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Telepathy and Techlepathy

As part of the undergraduate course I teach about post-literacy, I have a psychic attend the class. I have worked with Linda Cooper Taylor for a number of years; she is an experienced clairvoyant medium. The objective of Linda’s session is to demonstrate alternative means of knowing and communicating (especially over time and space). The student reaction is mixed. Most are excited about the session but a few are very disturbed, even upset. In the past I have had students ask to be excused from Linda’s session because it offends some of their beliefs. Teachable moments abound.

Linda is calm, patient, and very matter-of-fact. For Linda, nothing very unusual is going on. For many of the students it is a visceral challenge to their understanding of how humans can interact. Whether you believe Linda is psychic or that there is such a thing as psychic power, Linda practices it every day. She also believes that everyone is psychic given appropriate training, focus, and receptivity.

As Linda reads cards with the students, studies candle burnings or uses other tools, she uncovers information about the students: their past, their present, and intimations of their future. The students are shocked or chagrined but a door has opened. It is the realization that post-literacy will challenge strongly held beliefs. It is not value neutral. It will come in forms that could be disturbing, controversial, and even threatening. As a consequence of her session, Linda illustrates that being on the outside of a capacity of tremendous power (e.g. us, the non-psychics) is an uncomfortable and puzzling position. The suspicion was clear, and the anxiety grew as Linda’s insights appeared to be more and more accurate.

While psychic powers are much broader than telepathy, it is the telepathic capacity that seems a more likely candidate as a platform for post-literacy. Technologies to support brain scanning have advanced significantly over the past few years. Functional magnetic resonance imaging (fMRI) has been used to observe various changes in activity in the brain and is being used to determine behaviour and functionality. While it is a very big leap from fMRI to “mind reading” it is sobering to note that Microsoft has already registered a patent for a mind reading device.

John-Dylan Haynes from the Bernstein Centre for Computational Neuroscience in Berlin as been able to “read” the intentions of trial participants (Haynes et al., “Reading Hidden Intentions in the Human Brain”, 2007). This is possible because our intent to act is stored in a different part of the brain than where the action is actually initiated. Tracking this area of intention allowed Haynes to predict the outcome before it occurs. The experiment Haynes uses is very simple in that the intentions involved are not complex (a participant must decide whether they will add or subtract two numbers before they actually do the math for the observer; the fMRI scan the state of both intention and the final action, this is then used to predict action in subsequent tests). While still rudimentary, the importance of the finding is the physiological identification of intent.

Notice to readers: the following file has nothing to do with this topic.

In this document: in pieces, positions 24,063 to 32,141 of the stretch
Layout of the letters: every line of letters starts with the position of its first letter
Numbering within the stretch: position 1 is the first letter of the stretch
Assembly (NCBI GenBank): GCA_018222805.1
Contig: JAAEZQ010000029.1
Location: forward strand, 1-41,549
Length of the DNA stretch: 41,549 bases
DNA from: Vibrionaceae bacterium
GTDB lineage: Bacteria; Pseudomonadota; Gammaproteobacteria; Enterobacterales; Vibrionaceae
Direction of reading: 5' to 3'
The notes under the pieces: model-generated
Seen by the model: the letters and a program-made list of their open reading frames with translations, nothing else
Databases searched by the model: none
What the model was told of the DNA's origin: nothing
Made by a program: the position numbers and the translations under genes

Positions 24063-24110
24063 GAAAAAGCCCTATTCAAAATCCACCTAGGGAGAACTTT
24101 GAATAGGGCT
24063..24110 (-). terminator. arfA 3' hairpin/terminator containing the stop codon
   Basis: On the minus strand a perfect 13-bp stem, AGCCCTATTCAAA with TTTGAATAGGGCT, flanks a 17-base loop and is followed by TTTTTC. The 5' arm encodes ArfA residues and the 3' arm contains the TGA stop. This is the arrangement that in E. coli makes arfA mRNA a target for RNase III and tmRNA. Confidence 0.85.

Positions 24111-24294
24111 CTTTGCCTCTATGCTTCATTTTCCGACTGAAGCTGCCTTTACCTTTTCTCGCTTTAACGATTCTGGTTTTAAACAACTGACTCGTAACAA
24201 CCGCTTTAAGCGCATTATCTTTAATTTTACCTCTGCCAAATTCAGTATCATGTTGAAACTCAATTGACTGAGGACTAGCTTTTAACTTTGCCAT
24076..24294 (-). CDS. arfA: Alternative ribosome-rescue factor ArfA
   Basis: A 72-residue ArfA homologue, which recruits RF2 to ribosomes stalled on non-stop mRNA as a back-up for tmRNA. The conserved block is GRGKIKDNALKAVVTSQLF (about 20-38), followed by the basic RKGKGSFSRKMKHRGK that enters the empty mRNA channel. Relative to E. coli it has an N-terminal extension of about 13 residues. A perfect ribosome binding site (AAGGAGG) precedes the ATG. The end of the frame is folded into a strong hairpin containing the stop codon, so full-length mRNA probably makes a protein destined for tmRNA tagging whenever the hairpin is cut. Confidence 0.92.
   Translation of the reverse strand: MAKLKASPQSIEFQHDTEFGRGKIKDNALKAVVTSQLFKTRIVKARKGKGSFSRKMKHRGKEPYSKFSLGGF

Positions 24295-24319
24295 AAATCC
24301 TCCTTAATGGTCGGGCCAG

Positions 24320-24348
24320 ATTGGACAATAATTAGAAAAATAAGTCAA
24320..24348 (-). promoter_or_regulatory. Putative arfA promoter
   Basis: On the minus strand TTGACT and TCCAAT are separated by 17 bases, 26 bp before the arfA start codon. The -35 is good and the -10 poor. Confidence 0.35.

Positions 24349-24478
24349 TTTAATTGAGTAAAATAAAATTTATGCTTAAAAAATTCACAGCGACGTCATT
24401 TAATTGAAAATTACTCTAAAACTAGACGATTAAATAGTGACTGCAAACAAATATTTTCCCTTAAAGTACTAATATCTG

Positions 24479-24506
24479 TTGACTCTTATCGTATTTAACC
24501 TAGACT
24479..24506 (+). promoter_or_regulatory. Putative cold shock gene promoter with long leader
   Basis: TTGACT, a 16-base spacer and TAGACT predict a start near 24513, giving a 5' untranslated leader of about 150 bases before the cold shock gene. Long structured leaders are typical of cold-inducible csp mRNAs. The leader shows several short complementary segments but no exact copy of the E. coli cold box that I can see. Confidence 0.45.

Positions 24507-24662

The neurological discoveries resulting from the use of fMRI and similar technologies have been dramatic and profound. However, these are still the blunt instruments of their field. They measure only certain things and can assess only limited types of changes or activities. The tools will improve. Our ability to watch and track the brain will become more precise and useful. As we uncover the mysteries of the physiology of information we will move towards “mind reading” in some form. And why not? We do it now in a metaphorical sense (“You read my mind. How did you know I wanted to do that?”). We already take in clues and stimuli that allow us to assess someone’s state of mind. It’s not mind reading in the classic sense but it is sensitivity to others in a way that opens up channels and connectivity. It reminds us that post-literacy, like the early stages of our use of the alphabet, will be crude and unsophisticated.

Dr. Kevin Warrick of the University of Reading, a leading researcher in the area of cyborgs, has proposed “techlepathy” as a possible future: technology enabled telepathy (Warrick, 2002). Using embedded computers and wireless technology as neurological prosthetics, Warrick imagines us being able to communicate through these channels and the BCI would enable us to process that information. Some exchanges would be conscious while some would be a new kind of technology enabled unconscious communication. In trying to imagine what this might be like, the students in one of my classes suggested “think of texting in your head.”

Kevin Warrick, Cyborg Interfaces (TEDxOxford)
“Let’s go for the future. Let’s be cyborgs.”

For the DYI version of Warrick’s experiments see Ben Popper’s “Cyborg America: inside the strange new world of basement body hackers.”

Linda Cooper Taylor and Kevin Warrick couldn’t be more dissimilar but they are experiencing much the same thing. Whether it is telepathy or techlepathy, the emerging opportunity is to connect ourselves in more intimate and profound ways. By using different tools we can open up new channels and be receptive to new ways of knowing. When Warrick was connected to his wife via implants into their nervous systems (and interconnected over a computer network), they experienced interactions that were odd and confusing yet intimate. Hardly an exchange poised to depose literacy but, like early writing, a crude intimation of a capacity that seems transformational. The pulses and signals that Warrick and his wife shared were like the proto-writing markings of the Neolithic age that eventually evolved into writing systems.

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